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descara says

My first attempt at creating a believable mock-up of something actually classical, rather than cinematic in style. Tell me what you think I can improve for the future, with regards to programming etc! One thing I definitely will do is use samples with less natural reverb.

http://audiojungle.net/item/ball-at-the-manor/2948060
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Alisiya says

Hi, nice track and very harmonious! In my opinion a little lacking individuality, some sort of features. May slightly deviate from the classical canons.? :)

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adammonroe says

Well, as a huge Bach fan, I can say I definitely enjoyed this. Reminded me a bit of the first movement of Bach’s E Major Violin Concerto – one of my favorite pieces – but obviously more light and airy. I think you definitely achieved the Baroque, European-Nobility-Dancing-In-A-Ball-Room affect.

The mix actually sounds ok to me. Traditional recordings of small ensembles or chamber orchestras probably sound too dull to most modern ears anyway. Kind of how a good recording of a classical pianist sounds great to an audiophile or music snob, but probably sounds too “soft” or “weak” to everyone else used to music that has been compressed into oblivion. The point is that you are using the samples in a realistic way – in terms of how strings might actually be played – and I think this is far more important. A lot of music people are composing these days doesn’t sound like music people would actually play…you have guys like Daniel James who say things like, “I don’t worry about whether or not an orchestra could play this, I just worry about what it sounds like in the end,” and although that’s a perfectly acceptable method to be working from, I personally think it’s good to attempt to write write music that people can play, or might even be interested in playing…just in case they ever do.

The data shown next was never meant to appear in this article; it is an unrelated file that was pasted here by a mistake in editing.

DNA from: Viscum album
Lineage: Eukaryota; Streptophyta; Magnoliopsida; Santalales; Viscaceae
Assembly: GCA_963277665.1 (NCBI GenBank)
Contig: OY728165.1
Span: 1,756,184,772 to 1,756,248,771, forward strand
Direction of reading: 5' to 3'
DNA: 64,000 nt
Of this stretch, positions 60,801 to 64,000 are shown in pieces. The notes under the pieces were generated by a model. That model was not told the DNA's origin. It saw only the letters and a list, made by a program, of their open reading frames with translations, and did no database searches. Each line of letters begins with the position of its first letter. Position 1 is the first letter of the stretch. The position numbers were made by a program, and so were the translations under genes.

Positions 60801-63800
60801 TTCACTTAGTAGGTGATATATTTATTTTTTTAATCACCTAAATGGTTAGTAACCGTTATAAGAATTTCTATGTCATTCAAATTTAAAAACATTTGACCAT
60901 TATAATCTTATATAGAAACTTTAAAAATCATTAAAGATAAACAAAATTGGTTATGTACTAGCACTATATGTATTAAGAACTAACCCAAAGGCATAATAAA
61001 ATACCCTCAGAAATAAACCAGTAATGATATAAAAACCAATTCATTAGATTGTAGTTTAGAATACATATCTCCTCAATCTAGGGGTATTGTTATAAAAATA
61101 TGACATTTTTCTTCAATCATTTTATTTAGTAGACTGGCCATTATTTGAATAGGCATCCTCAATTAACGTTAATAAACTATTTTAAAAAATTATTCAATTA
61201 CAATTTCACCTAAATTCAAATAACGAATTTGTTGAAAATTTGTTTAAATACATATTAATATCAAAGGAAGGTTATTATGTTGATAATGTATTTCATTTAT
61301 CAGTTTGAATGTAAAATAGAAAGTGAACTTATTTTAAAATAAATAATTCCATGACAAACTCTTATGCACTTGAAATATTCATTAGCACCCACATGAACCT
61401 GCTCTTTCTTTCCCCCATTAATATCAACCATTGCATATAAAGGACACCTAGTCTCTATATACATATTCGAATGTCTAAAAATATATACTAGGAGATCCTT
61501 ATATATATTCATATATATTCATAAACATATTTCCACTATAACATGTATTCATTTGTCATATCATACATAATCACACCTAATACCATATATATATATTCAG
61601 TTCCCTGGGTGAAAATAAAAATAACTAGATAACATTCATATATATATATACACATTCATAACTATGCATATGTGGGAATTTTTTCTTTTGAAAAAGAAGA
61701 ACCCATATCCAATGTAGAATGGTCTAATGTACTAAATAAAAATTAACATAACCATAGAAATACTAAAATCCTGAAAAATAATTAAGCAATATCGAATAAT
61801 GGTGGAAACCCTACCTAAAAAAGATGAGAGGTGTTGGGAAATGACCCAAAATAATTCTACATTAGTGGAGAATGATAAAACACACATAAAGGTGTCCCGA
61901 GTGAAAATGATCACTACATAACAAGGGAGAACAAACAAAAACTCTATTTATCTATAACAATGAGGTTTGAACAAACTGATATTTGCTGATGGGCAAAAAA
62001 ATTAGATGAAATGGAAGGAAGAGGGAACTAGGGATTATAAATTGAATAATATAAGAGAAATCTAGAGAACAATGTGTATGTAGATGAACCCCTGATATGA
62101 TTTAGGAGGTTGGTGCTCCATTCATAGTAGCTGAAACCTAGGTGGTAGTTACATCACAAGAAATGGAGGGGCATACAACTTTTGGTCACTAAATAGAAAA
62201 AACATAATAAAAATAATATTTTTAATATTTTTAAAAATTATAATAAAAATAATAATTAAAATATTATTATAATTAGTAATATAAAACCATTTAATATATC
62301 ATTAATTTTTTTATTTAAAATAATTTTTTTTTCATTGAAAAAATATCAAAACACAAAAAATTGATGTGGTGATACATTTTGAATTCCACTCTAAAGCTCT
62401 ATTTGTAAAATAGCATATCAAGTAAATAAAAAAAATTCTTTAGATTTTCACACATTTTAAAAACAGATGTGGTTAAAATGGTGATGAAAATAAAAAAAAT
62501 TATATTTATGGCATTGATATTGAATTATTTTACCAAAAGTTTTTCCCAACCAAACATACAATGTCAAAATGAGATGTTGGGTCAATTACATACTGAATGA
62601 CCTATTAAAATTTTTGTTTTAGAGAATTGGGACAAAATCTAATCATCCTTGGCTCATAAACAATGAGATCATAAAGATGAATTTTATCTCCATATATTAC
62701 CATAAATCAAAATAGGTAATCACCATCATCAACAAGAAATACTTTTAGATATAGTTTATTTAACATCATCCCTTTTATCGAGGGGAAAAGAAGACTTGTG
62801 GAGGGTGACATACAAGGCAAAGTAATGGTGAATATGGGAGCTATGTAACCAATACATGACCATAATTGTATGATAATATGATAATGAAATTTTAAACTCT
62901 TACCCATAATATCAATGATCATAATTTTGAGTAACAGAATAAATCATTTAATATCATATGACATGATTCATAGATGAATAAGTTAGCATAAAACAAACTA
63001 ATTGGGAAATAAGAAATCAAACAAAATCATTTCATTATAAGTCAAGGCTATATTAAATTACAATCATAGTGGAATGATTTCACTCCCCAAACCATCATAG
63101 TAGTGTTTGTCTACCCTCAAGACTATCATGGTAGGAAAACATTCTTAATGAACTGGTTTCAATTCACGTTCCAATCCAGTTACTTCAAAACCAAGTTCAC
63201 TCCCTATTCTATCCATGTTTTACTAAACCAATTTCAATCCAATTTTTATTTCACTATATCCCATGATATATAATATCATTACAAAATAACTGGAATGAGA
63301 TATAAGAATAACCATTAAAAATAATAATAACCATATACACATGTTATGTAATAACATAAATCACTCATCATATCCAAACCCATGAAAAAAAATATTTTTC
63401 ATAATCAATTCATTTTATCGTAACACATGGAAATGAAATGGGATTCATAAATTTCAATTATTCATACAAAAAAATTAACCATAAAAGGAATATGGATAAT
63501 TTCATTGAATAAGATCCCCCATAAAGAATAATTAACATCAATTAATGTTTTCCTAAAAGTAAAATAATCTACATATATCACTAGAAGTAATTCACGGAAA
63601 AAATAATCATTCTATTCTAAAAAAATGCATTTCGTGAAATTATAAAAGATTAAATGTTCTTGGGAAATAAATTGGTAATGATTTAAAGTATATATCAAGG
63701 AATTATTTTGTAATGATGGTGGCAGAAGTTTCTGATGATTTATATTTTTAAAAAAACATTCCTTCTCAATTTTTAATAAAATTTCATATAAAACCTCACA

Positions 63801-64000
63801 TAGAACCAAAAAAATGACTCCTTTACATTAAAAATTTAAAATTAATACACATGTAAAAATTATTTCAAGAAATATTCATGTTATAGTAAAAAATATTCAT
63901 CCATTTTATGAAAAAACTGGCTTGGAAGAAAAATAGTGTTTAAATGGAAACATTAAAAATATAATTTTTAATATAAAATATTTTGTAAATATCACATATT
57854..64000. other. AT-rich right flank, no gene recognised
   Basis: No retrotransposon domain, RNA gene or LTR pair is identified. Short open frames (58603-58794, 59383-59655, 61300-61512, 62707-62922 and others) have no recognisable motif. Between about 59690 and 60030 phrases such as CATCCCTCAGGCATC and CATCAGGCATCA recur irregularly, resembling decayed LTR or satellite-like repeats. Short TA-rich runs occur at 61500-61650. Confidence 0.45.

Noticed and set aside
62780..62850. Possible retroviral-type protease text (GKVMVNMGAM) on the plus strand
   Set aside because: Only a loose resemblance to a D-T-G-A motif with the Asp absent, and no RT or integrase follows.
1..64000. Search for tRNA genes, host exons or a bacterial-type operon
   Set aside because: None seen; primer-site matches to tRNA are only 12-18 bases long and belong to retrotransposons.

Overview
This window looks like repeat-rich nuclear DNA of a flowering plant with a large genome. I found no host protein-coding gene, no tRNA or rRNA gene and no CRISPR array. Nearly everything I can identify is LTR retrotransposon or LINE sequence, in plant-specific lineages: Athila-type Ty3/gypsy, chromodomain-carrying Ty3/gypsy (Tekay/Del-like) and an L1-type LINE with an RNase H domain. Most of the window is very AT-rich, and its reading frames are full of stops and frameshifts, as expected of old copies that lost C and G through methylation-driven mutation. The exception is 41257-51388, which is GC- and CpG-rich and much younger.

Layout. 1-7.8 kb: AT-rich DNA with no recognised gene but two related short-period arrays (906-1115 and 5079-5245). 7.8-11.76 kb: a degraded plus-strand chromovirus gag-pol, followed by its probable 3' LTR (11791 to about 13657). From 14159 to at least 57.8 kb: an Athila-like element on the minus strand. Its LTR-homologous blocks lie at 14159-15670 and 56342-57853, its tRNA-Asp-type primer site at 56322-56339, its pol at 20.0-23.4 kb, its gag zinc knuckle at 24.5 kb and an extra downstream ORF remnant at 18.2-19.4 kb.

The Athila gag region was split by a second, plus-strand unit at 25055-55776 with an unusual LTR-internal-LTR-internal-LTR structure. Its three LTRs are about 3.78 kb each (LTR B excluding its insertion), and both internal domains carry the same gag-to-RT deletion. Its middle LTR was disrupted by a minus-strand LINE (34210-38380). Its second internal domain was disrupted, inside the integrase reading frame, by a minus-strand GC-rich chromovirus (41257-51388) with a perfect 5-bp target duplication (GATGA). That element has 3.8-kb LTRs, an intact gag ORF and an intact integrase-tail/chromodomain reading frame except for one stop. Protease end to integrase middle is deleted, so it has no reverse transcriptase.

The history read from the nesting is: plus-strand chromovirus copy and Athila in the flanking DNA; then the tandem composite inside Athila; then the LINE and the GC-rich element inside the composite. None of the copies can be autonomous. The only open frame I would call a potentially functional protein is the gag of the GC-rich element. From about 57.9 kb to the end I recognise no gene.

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descara says

Thanks for the feedback both of you!


Well, as a huge Bach fan, I can say I definitely enjoyed this. Reminded me a bit of the first movement of Bach’s E Major Violin Concerto – one of my favorite pieces – but obviously more light and airy. I think you definitely achieved the Baroque, European-Nobility-Dancing-In-A-Ball-Room affect. The mix actually sounds ok to me. Traditional recordings of small ensembles or chamber orchestras probably sound too dull to most modern ears anyway. Kind of how a good recording of a classical pianist sounds great to an audiophile or music snob, but probably sounds too “soft” or “weak” to everyone else used to music that has been compressed into oblivion. The point is that you are using the samples in a realistic way – in terms of how strings might actually be played – and I think this is far more important. A lot of music people are composing these days doesn’t sound like music people would actually play…you have guys like Daniel James who say things like, “I don’t worry about whether or not an orchestra could play this, I just worry about what it sounds like in the end,” and although that’s a perfectly acceptable method to be working from, I personally think it’s good to attempt to write write music that people can play, or might even be interested in playing…just in case they ever do.

Thanks for your thoughts, never really thought about it that way! Most of my writing is actually written for or played by real musicians, so taking the step into sequencing and digital orchestration is rather big.

I recently uploaded a short piece for string quartet, and when programming that one I, somewhat in line with your thoughts, concentrated on getting it to sound as good as I could get it to, rather than capturing the traditional quartet recording sound, which just doesn’t feel feasible with the assets I have, and because I already know it’s perfectly performable by a real quartet as well.

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